China is forcing women to be sterilised or fitted with contraceptive devices in Xinjiang in an apparent attempt to limit the population of Muslim Uighurs, according to a new report by China scholar Adrian Zenz.
"Since a sweeping crackdown starting in late 2016 transformed Xinjiang into a draconian police state, witness accounts of intrusive state interference into reproductive autonomy have become ubiquitous," the report says.
It has prompted international calls for the United Nations to investigate.
Zenz's report was based on a combination of official regional data, policy documents and interviews with ethnic minority women in Xinjiang. It alleges that Uighur women and other ethnic minorities are being threatened with internment in the camps for refusing to abort pregnancies that exceed birth quotas. It also says women who had fewer than the two children legally permitted were involuntarily fitted with IUDs, while others were coerced into receiving sterilisation surgeries.
According to Mr Zenz's analysis of the data, natural population growth in Xinjiang has declined dramatically in recent years, with growth rates falling by 84% in the two largest Uighur prefectures between 2015 and 2018 and declining further in 2019.
"This kind of drop is unprecedented, there's a ruthlessness to it," Zenz told the Associated Press. "This is part of a wider control campaign to subjugate the Uighurs."
Former detainees in internment camps in Xinjiang said they were given injections that stopped their periods, or caused unusual bleeding consistent with the effects of birth control drugs.
According to a report by the Associated Press published on Monday, women in Xinjiang have faced exorbitant fines and threats of internment for breaching childbearing limits.
"Overall, it is likely that Xinjiang authorities are engaging in the mass sterilization of women with three or more children," the report said.
The Interparliamentary Alliance on China (IPAC), an international cross-party group of politicians including Conservative MP Iain Duncan Smith, Baroness Helena Kennedy QC and US Republican senator Marco Rubio, called on the UN to "establish an international, impartial, independent investigation into the situation in the Xinjiang region".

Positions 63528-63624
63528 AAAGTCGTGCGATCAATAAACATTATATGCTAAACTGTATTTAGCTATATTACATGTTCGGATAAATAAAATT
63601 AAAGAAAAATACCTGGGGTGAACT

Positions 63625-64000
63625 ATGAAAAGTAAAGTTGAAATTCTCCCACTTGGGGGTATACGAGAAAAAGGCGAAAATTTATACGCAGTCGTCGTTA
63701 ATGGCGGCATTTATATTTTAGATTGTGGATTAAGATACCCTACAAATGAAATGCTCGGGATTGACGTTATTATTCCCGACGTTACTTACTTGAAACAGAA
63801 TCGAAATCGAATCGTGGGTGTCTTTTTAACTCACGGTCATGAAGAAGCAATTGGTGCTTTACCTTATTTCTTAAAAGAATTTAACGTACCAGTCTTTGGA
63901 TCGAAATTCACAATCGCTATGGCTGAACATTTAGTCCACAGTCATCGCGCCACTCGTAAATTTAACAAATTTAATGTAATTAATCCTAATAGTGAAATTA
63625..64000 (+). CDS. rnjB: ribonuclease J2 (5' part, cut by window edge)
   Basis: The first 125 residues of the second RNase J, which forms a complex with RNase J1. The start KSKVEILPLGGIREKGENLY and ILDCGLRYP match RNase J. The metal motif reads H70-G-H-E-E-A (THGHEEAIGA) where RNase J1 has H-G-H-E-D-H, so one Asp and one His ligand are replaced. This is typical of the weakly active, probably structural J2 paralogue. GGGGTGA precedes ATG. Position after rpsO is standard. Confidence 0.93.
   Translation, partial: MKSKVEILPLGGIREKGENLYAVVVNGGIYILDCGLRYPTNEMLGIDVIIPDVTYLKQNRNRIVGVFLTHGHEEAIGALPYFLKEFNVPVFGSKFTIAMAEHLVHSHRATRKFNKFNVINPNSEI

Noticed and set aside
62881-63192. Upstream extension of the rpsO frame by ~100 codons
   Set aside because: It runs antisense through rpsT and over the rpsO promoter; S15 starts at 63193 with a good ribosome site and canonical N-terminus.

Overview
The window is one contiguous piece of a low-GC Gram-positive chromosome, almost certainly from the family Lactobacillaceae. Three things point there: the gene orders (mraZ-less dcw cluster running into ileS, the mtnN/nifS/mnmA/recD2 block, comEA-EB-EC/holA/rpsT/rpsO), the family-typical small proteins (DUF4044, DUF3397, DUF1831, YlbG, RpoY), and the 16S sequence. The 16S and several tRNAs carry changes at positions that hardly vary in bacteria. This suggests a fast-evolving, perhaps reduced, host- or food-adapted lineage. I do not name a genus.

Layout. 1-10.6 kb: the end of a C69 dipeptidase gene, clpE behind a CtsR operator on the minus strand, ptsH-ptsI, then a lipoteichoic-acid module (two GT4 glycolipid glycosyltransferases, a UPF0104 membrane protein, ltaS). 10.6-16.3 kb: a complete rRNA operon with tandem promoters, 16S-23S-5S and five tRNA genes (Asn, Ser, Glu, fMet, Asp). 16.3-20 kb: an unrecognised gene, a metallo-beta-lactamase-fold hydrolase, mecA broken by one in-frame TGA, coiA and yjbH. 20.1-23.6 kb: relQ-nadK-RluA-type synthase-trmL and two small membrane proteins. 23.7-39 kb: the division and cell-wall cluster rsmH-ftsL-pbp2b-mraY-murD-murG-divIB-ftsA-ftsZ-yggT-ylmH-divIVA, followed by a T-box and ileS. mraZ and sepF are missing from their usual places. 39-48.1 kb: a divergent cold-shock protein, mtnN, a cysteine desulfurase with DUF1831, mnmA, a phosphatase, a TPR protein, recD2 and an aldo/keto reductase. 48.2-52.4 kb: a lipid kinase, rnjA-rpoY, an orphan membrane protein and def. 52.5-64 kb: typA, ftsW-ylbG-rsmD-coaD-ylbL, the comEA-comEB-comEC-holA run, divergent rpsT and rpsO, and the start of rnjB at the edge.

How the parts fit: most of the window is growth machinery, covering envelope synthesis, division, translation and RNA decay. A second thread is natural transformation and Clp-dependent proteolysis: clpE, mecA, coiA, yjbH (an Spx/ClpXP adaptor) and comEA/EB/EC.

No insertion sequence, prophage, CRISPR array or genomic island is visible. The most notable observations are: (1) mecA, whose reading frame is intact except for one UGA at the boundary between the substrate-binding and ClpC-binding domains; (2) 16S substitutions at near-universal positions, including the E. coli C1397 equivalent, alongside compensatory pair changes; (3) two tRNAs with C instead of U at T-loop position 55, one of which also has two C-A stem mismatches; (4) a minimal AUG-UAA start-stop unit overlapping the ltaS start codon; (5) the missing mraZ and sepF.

"A body of mounting evidence now exists, alleging mass incarceration, indoctrination, extrajudicial detention, invasive surveillance, forced labor, and the destruction of Uyghur cultural sites, including cemeteries, together with other forms of abuse," the statement said. "The world cannot remain silent in the face of unfolding atrocities. Our countries are bound by solemn obligations to prevent and punish any effort to destroy a national, ethnic, racial or religious group 'in whole or in part'."
Zenz's report characterises the alleged campaign of coercive birth control in Xinjiang as part of a "demographic campaign of genocide" against the Uighurs.
"These findings provide the strongest evidence yet that Beijing's policies in Xinjiang meet one of the genocide criteria cited in the UN Convention on the Prevention and Punishment of the Crime of Genocide," he writes.
Joanne Smith Finley, a China expert at Newcastle University in the UK, said the alleged programme was "genocide, full stop".
"It's not immediate, shocking, mass-killing, on-the-spot type genocide, but it's slow, painful, creeping genocide," she told the AP. "These are direct means of genetically reducing the Uighur population."